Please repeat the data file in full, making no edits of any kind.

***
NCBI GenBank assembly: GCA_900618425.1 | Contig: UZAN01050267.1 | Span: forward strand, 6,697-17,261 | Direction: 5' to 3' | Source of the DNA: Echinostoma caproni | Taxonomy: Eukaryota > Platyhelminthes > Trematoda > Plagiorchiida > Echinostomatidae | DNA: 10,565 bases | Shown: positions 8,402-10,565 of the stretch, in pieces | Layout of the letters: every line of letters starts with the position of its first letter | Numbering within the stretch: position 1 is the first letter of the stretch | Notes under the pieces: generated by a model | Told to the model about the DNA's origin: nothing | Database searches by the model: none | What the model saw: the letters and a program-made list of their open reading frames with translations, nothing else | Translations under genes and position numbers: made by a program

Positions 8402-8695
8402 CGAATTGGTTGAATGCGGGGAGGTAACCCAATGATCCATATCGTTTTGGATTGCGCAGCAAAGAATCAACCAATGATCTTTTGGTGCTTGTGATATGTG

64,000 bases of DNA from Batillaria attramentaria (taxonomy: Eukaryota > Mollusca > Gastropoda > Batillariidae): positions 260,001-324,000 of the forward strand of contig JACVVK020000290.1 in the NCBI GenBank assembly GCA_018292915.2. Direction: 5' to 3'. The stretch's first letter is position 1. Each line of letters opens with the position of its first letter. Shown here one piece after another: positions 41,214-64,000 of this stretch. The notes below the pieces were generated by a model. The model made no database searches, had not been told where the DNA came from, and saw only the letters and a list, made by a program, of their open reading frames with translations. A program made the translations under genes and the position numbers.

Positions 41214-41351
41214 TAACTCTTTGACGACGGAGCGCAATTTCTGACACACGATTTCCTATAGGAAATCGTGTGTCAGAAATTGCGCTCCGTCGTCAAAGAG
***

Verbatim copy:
NCBI GenBank assembly: GCA_900618425.1 | Contig: UZAN01050267.1 | Span: forward strand, 6,697-17,261 | Direction: 5' to 3' | Source of the DNA: Echinostoma caproni | Taxonomy: Eukaryota > Platyhelminthes > Trematoda > Plagiorchiida > Echinostomatidae | DNA: 10,565 bases | Shown: positions 8,402-10,565 of the stretch, in pieces | Layout of the letters: every line of letters starts with the position of its first letter | Numbering within the stretch: position 1 is the first letter of the stretch | Notes under the pieces: generated by a model | Told to the model about the DNA's origin: nothing | Database searches by the model: none | What the model saw: the letters and a program-made list of their open reading frames with translations, nothing else | Translations under genes and position numbers: made by a program

Positions 8402-8695
8402 CGAATTGGTTGAATGCGGGGAGGTAACCCAATGATCCATATCGTTTTGGATTGCGCAGCAAAGAATCAACCAATGATCTTTTGGTGCTTGTGATATGTG

64,000 bases of DNA from Batillaria attramentaria (taxonomy: Eukaryota > Mollusca > Gastropoda > Batillariidae): positions 260,001-324,000 of the forward strand of contig JACVVK020000290.1 in the NCBI GenBank assembly GCA_018292915.2. Direction: 5' to 3'. The stretch's first letter is position 1. Each line of letters opens with the position of its first letter. Shown here one piece after another: positions 41,214-64,000 of this stretch. The notes below the pieces were generated by a model. The model made no database searches, had not been told where the DNA came from, and saw only the letters and a list, made by a program, of their open reading frames with translations. A program made the translations under genes and the position numbers.

Positions 41214-41351
41214 TAACTCTTTGACGACGGAGCGCAATTTCTGACACACGATTTCCTATAGGAAATCGTGTGTCAGAAATTGCGCTCCGTCGTCAAAGAG